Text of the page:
I read an article last week about popular Thanksgiving dishes from each of the 50 states. Now, I’ve lived in Oklahoma for 38 of my 40 years, so a good old Midwest Thanksgiving is all I know. The exceptions are the years we celebrated with family in Dallas, but that’s still pretty similar. In some ways.
Anyway, Oklahoma is known for the green bean casserole being the favorite Thanksgiving staple. Personally, I’m not a fan, because I can’t get excited about cream of mushroom soup or French fried onions. But it seems I’m the minority here. Fun fact: green bean casserole originated in 1955, thanks to the good folks at Campbell’s. If you’re looking for an updated version of the green bean casserole, check out this recipe!
“This version pays tribute to the classic but upgrades its components. The cream of mushroom soup is replaced with crème fraîche and sautéed mushrooms; bacon and Gruyère are added to the mix; fresh green beans stand in for frozen (though you could use frozen in a pinch); and bread crumbs swap in for the Ritz crackers.”
You know how I said I spent several Thanksgivings in Dallas? Well, the May family must not have been very traditional, because we certainly never had Turkey Tamales, which are listed as the official Texas dish.
It was fun reading the different popular dishes by state. For example, Alaskans feast on Russian Salmon Pie, which is pie crust filled with salmon, cabbage and rice. I’d rather eat green bean casserole than that. New Yorkers enjoy Double Apple Pie. (I can get behind that, too. Plus, it’s fruit, so you can still eat something else for dessert.)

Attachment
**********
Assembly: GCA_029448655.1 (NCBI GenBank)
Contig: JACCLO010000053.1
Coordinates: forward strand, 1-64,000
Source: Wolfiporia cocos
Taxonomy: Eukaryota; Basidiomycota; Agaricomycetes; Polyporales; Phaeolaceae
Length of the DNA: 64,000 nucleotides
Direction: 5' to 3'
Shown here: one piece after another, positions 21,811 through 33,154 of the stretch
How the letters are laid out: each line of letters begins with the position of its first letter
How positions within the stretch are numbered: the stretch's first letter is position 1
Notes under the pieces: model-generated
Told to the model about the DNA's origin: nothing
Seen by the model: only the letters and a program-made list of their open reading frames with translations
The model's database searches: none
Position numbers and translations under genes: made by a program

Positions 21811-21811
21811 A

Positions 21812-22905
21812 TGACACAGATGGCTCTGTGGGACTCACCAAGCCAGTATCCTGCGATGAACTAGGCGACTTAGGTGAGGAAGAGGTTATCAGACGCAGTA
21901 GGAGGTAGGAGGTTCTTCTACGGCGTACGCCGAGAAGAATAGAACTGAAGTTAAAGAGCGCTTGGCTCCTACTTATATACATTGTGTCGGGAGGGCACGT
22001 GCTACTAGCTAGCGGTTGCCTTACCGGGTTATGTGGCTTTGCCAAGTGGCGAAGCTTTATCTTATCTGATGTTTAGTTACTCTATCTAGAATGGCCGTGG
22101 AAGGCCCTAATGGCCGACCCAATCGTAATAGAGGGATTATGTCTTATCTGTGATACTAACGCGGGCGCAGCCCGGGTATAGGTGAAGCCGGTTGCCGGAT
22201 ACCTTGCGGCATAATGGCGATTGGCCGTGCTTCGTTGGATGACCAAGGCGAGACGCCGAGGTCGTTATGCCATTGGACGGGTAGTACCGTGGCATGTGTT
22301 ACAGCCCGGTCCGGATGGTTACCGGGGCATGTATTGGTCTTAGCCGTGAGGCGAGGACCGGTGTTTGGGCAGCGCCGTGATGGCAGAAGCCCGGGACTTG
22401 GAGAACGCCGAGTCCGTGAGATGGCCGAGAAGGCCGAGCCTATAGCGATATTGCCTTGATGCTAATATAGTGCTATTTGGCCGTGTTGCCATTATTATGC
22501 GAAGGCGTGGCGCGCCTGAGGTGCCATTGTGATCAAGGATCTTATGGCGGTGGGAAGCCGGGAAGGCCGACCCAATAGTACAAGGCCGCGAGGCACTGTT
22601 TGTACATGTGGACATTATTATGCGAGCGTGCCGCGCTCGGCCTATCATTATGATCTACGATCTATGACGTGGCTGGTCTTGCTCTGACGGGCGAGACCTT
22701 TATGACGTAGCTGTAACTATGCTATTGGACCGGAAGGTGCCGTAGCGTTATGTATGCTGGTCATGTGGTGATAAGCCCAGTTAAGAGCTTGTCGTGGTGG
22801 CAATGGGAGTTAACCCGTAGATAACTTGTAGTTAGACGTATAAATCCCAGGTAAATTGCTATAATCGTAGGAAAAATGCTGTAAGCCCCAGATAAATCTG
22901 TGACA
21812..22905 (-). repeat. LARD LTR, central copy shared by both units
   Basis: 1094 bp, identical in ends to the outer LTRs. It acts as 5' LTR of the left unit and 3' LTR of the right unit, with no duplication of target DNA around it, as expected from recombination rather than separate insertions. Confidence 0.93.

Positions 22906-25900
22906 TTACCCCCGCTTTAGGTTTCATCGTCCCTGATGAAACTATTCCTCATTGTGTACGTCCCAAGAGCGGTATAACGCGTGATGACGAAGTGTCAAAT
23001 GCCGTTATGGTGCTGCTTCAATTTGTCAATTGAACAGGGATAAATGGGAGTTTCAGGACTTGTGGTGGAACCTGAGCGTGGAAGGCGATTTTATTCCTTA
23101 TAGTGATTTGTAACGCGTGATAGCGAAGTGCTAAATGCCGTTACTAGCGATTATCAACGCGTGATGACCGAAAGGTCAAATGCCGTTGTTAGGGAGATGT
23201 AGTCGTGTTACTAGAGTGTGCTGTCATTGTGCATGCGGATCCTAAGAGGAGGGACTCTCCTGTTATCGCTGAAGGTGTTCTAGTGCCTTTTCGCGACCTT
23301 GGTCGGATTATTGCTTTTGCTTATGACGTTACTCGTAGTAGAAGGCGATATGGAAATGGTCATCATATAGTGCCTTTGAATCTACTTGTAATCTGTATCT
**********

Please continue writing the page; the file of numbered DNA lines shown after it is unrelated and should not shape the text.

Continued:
West Virginians please their palates with PawPaw Pudding. It seems that pawpaw is some kind of fruit? It’s kind of tropical, which seems pretty un-Appalachian. I will need to ask my West Virginia friend about this one.
In Wyoming, locals enjoy Three Sisters Stew, which actually sounds pretty yummy. I like stew. It seems odd to eat stew on Thanksgiving. Then again, my sister’s husband’s family insists on homemade noodles and gravy on Turkey Day, so who is anyone to judge?
For an entire list of the state recipes (plus Puerto Rico and D.C), read the full article, courtesy of the New York Times. You’ll find such gems as Lucy Buffett’s Oyster Dressing and English Pea and Onion Salad. Note to self: Do not visit Ohio for Thanksgiving.
Happy Thanksgiving, y’all!